Writers for railways
In a way similar to those artists who prepared sculptures or paintings for railways many authors, usually associated with great literature, deigned to write booklets for the railway companies: some of their efforts are recorded here.
Dadd, Frank E.
See Locomotive Mag., 1932, 38, 190
Born 30 May 1790; died 24 February 1868): an English physicist who gave a partial account of the kinetic theory of gases in 1820 though it was neglected by the scientific community at the time. Herapath's scientific interests started with an attempt to provide a mechanistic explanation for gravity. Motivated by his search for a mechanical explanation of gravitation, he started to consider how a system of colliding particles could give rise to action at a distance. In considering the effect of the high temperatures near the Sun on his gravific particles he was led to a relationship between temperature and particle velocity.
Founnded his Journal as the Railway Magazine of 1835, which he partly owned. He re-established the magazine as the weekly Railway and Commercial Journal, often called simply Herapath. Sometimes he figured in the paper as an outsider, writing about experiments he had himself made or observed; supporting the use of 4-wheeled against 6-wheeled locomotives, for example, and staunchly opposing atmospheric traction. He invested freely in railways himself, and his private financial interests often determined the favour shown by the Journal to one company against another. Those interests also influenced its attitude to questions of national policy: he was strongly opposed to Dalhousie and the Board of Trade in their efforts to regulate the expansion of railways during the Railway Mania. Herapath revelled in controversy, not only in the Journal but at shareholders' meetings of the London Brighton & South Coast Railway. On every railway issue he took a stand immediately, and seldom changed it. He supported the broad gauge against the standard and commended Sunday trains. On the other hand he always attacked excursion and express trains. The tone of the paper's opinions grew quieter after his death when it became less of a commentator and more of a chronicle. As such it remains particularly valuable to the student of Victorian railways. The Journal became merged into the Railway Gazette in 1914. Largely Jack Simmons in Oxford Companion plus Wikipedia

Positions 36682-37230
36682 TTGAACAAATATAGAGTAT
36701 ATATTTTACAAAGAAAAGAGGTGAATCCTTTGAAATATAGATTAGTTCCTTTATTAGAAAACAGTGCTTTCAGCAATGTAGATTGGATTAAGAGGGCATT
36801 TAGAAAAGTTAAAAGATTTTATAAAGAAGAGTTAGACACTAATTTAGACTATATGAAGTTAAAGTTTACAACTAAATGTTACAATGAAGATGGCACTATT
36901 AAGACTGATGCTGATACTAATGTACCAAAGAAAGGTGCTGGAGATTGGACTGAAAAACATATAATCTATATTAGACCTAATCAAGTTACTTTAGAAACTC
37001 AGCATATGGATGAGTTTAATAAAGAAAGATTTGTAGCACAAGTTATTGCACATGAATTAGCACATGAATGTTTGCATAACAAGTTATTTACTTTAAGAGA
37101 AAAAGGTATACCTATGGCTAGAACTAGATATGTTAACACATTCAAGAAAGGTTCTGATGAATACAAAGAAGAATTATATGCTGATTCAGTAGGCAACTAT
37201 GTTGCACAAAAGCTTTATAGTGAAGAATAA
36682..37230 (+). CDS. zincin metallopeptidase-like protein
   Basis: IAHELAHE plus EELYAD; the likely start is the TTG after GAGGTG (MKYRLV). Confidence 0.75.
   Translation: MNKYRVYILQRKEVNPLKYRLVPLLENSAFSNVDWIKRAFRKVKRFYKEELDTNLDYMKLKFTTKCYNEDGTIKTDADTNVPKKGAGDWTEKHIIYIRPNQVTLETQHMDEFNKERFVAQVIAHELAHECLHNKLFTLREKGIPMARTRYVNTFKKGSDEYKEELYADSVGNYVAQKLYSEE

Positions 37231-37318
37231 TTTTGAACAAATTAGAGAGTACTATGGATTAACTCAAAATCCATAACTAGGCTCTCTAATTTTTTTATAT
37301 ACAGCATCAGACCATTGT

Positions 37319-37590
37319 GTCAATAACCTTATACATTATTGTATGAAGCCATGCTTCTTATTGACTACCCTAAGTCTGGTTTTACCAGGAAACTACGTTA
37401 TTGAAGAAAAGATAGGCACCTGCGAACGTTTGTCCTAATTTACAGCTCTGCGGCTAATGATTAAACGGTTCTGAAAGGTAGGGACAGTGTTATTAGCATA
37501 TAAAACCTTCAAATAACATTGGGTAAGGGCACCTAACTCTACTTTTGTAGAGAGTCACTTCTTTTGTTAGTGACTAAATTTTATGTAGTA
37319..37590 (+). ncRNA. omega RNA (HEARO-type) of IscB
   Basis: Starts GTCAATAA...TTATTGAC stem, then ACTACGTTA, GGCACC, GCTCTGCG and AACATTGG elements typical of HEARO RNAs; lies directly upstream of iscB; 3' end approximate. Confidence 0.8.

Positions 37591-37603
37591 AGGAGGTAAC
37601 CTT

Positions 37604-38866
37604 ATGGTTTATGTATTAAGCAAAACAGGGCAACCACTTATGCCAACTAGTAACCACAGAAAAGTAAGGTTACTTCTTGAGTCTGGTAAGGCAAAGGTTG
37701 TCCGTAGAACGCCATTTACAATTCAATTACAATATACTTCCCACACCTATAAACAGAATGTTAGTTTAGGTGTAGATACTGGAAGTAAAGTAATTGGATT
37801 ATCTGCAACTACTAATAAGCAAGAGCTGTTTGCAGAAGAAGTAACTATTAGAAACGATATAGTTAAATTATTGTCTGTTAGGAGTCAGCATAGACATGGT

Morton, Henry Vollam
Born 26 July 1892 in Ashton-under-Lyne; died in Cape Town on 18 June 1979. Reporter on Birmingham Gazette and Express. Moved to London where he worked for Evening Standard and Daily Mail. Wrote readable travel books notably In search of... series; e.g. In search of Scotland; In search of Ireland, etc He served in the Warwickshire Yeomanry in WW1 and in the Home Guard during WW2. In Search of H.V. Morton by Michael Bartholomew was reviewed by Max Hastings in The Telegraph and it portrays a man who held extreme right-wing views including anti-Semitism.
Work for LNER
Land of the Vikings. 1928 published for the LNER by Richard Clay & Sons of Bungay. Reviewed Locomotive Mag., 1928, 34, 272